In a recent ESPN interview, former New England Revolution striker Taylor Twellman pulled no punches in expressing his opposition to ex-US international Landon Donovan’s outspoken backing of Mexico in the 2018 FIFA World Cup.
Donovan tweeted a Wells Fargo-sponsored message urging American soccer fans to follow his lead and — with no US national team in the tournament — root for hated-rival Mexico. The tweet included the words, “Vamos Mexico!”, or “Let’s go, Mexico!”. Said Twellman, “How does he look them (American supporters) in the face and say, ‘I need you to support Mexico’? It doesn’t make any sense.”
Moreover, Twellman took issue with Donovan’s role in the tweet for two reasons completely unrelated to soccer and the US-Mexico rivalry. First, he disagreed with the US’ all-time leading goalscorer’s paid endorsement for a Wells Fargo financial institution that was recently fined $1,000,000 in a major fraud case involving the creation of thousands of fake bank accounts. Second, Twellman was opposed to a Donovan followup tweet heavy on political grandstanding in which he stated “this is about building bridges, not barriers” with Mexico. Said Twellman, “I am not rooting for Mexico, but it doesn’t mean I don’t like Mexico and I don’t like Mexican-Americans.”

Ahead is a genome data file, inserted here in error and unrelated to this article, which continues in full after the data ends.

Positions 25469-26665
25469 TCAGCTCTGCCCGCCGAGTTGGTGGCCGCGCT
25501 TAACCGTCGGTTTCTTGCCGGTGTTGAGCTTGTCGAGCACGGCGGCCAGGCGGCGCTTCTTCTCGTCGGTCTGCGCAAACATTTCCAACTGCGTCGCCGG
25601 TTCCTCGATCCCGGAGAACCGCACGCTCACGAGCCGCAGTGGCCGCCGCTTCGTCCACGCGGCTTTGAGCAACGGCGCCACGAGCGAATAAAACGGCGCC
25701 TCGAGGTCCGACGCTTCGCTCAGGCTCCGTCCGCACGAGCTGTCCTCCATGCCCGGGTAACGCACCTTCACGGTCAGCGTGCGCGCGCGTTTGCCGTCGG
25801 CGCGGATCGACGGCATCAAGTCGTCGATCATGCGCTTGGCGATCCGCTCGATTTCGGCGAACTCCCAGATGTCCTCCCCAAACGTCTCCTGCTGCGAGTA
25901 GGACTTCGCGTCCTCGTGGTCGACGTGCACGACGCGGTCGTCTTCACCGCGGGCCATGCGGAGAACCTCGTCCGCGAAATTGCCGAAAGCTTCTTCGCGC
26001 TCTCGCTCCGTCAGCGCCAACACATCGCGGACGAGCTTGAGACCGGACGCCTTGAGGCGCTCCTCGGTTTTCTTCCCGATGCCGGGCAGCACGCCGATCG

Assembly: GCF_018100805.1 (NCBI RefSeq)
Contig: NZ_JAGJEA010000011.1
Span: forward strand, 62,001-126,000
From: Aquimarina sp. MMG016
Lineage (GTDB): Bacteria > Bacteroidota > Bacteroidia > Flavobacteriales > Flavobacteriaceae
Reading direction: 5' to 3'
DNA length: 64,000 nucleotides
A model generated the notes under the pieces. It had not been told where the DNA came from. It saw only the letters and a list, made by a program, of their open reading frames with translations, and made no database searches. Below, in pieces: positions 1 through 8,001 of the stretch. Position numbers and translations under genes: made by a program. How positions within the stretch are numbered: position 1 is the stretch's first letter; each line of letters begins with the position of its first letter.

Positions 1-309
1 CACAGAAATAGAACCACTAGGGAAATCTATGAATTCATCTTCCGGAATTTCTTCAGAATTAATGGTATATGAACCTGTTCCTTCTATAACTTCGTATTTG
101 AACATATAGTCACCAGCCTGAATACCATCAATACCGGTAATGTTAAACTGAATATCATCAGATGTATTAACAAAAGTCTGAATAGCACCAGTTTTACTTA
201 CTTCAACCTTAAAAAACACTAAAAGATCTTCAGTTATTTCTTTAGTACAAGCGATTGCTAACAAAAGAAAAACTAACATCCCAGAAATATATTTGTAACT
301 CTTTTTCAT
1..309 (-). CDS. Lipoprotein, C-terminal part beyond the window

Twellman, who retired early from the Revs and professional soccer due to concussion-related health concerns, has been an on-air TV analyst with ESPN for several years. He has provided commentary on dozens of MLS and US Mens’ National Team matches.
Donovan came out of retirement for a second time several months ago to play for Liga MX-side Club Leon. However, the team recently finished 13th in the table and, just days ago, mutually parted ways with Donovan prior to their contract’s expiration.
Coincidentally, Mexico shocked the soccer world on Sunday with a 1-0 win over defending World Cup champs and current number one-ranked Germany. It was the Latin American team’s first-ever World Cup win (in four tries) over the European power. With a commanding lead in Group F and their most difficult match out of the way, Mexico’s chances of advancing deep in the tournament have increased significantly. The team has reached the Round of 16 in every World Cup since 1994, but they have failed to get to the so-called “fifth game” each time.